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A Tale of Two Businesses:  Arkansas’ Bars and Liquor Stores during COVID-19 

A Tale of Two Businesses: Arkansas’ Bars and Liquor Stores during COVID-19

February 3, 2021 | By David Sorto

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A Report from the Center for Business and Economic Research.

This report expands on information first delivered at the 2021 Arkansas Business Forecast. 

COVID-19 has presented numerous struggles – mental, social, physical and/or financial – for everyone. However, while some businesses have recovered from the initial disruption of the pandemic, others continue to experience dramatic losses.

A review of the available tax revenue data at bars and liquor stores in Fort Smith (Sebastian), Hot Springs (Garland), Little Rock (Pulaski), Northwest Arkansas (Benton, Washington), Pine Bluff (Jefferson) and Carroll County in Arkansas provides an example of how two businesses which offer a similar consumer product have had mirror opposite outcomes during COVID.

Two Businesses, Two Different Directions

Without accounting for ambience and the social aspects of gatherings, bars and liquor stores provide similar products to consumers; however, these two businesses have experienced drastically different business outcomes during the COVID-19 pandemic.

Liquor stores sales have experienced phenomenal growth as seen through their strong tax revenue growth on a year-over-year basis during the pandemic. Bars, on the other hand, have struggled as their sales have declined drastically on a year-over-year basis during the same time. Between March and November, sales tax revenue from liquor stores grew by 27.7% from the same time last year across the selected counties in Arkansas while bars in the same areas saw a steep decline of 33.9% in sales tax revenues from last year.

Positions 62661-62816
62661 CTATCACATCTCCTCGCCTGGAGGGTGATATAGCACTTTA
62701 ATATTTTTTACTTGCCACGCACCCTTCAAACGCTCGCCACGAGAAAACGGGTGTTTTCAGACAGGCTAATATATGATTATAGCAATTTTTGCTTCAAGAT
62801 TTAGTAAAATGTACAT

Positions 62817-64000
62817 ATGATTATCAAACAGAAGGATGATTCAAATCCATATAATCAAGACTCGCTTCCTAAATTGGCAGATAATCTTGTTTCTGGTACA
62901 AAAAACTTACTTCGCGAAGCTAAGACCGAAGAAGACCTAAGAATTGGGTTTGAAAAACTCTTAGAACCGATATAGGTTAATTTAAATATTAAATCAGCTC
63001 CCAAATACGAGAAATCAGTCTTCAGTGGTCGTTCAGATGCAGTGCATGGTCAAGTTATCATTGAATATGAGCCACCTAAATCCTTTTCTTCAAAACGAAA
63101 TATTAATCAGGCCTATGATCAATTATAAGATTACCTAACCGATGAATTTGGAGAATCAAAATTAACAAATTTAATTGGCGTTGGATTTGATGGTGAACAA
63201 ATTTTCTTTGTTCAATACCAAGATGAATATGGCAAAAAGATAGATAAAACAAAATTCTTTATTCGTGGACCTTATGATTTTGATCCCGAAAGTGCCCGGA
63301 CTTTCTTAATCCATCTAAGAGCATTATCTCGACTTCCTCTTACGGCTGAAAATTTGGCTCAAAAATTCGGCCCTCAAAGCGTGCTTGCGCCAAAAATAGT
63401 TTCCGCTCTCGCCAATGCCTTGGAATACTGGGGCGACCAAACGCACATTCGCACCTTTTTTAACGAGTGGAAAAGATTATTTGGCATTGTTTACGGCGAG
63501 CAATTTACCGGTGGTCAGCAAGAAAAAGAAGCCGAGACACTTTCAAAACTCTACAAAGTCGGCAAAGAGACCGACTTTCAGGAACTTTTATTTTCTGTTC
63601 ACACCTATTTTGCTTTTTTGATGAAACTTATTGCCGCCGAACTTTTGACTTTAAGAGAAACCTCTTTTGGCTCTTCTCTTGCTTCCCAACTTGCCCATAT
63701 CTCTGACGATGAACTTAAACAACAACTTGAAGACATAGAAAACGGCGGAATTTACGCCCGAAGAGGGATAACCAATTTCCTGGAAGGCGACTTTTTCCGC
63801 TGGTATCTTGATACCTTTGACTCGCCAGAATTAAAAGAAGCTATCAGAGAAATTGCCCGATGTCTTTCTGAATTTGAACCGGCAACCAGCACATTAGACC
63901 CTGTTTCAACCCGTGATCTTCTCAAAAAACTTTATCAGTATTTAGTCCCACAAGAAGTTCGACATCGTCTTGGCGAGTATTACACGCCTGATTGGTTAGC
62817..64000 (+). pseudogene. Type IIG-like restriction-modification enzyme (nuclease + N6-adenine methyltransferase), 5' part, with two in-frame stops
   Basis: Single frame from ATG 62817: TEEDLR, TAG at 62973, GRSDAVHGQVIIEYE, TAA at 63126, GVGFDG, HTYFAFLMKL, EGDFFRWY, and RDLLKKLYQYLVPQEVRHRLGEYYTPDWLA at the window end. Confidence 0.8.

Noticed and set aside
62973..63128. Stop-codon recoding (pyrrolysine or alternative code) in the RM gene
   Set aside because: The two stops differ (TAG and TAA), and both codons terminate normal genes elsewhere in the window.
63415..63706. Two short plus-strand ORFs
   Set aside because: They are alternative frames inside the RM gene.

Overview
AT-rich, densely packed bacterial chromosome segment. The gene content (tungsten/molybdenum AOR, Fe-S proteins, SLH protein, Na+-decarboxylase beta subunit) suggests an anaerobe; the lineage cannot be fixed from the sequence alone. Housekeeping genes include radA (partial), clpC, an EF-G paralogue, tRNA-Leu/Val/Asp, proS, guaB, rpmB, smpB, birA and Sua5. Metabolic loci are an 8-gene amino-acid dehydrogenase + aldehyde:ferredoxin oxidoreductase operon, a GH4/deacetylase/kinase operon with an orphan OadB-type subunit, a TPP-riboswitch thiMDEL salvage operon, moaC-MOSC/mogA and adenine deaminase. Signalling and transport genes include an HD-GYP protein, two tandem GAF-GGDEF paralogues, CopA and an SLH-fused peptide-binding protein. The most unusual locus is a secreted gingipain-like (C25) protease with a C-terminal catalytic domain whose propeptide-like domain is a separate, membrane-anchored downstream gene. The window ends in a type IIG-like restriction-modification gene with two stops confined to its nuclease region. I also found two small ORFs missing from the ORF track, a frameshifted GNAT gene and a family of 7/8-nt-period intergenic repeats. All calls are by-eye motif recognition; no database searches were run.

The last three months of reported data, September to November, have shown little change in the general trend. Liquor stores saw their sales tax revenue grow 35.9% among the representative counties in Arkansas on year-over-year basis. Bars experienced declines in sales tax revenue of 29.4% during the same period, driven largely by a slow November which was a busy month in 2019.

Select counties of Arkansas - year over year changes in monthly tax revenue graph

Note: The data only spans Fort Smith (Sebastian), Hot Springs (Garland), Little Rock (Pulaski), Northwest Arkansas (Benton, Washington), Pine Bluff (Jefferson), and Carroll County.

The results were consistent across the individual areas for which detailed data was available. The pandemic brought about a drastic decline in tax revenue in total tax revenue from bars and an increase in tax revenue from liquor stores between March and November but some areas showed improvements in bar sales tax collection as the year progressed. The bars in Little Rock, Northwest Arkansas and Pine Bluff continued to struggle in the latter part of the year (September to November). Meanwhile, the bars in Fort Smith, Hot Springs and Carroll County experienced fluctuations of growth and declines.

Year over year change in sales tax revenue; chart

An examination of aggregate tax collections for Arkansas also demonstrates similar trends that we have observed from the industry tax data. The aggregated mixed drink tax collections from restaurants, bars and clubs have declined 38.0% during the pandemic (March to November), and declined 18.3% during the Fall (September to November), on year-over-year terms. In the same periods, the alcoholic excise tax revenue collected from wholesalers increased by 23.5% and 18.6%, respectively on a year-over-year basis. The trend during COVID is clear, it’s been a bad time for businesses providing on-site alcoholic consumption and a good time for retailers of alcohol to be consumed off-premises.

State of Arkansas aggregate mixed drink tax collections; chart
State of Arkansas aggregate beer and liquor excise tax collections; chart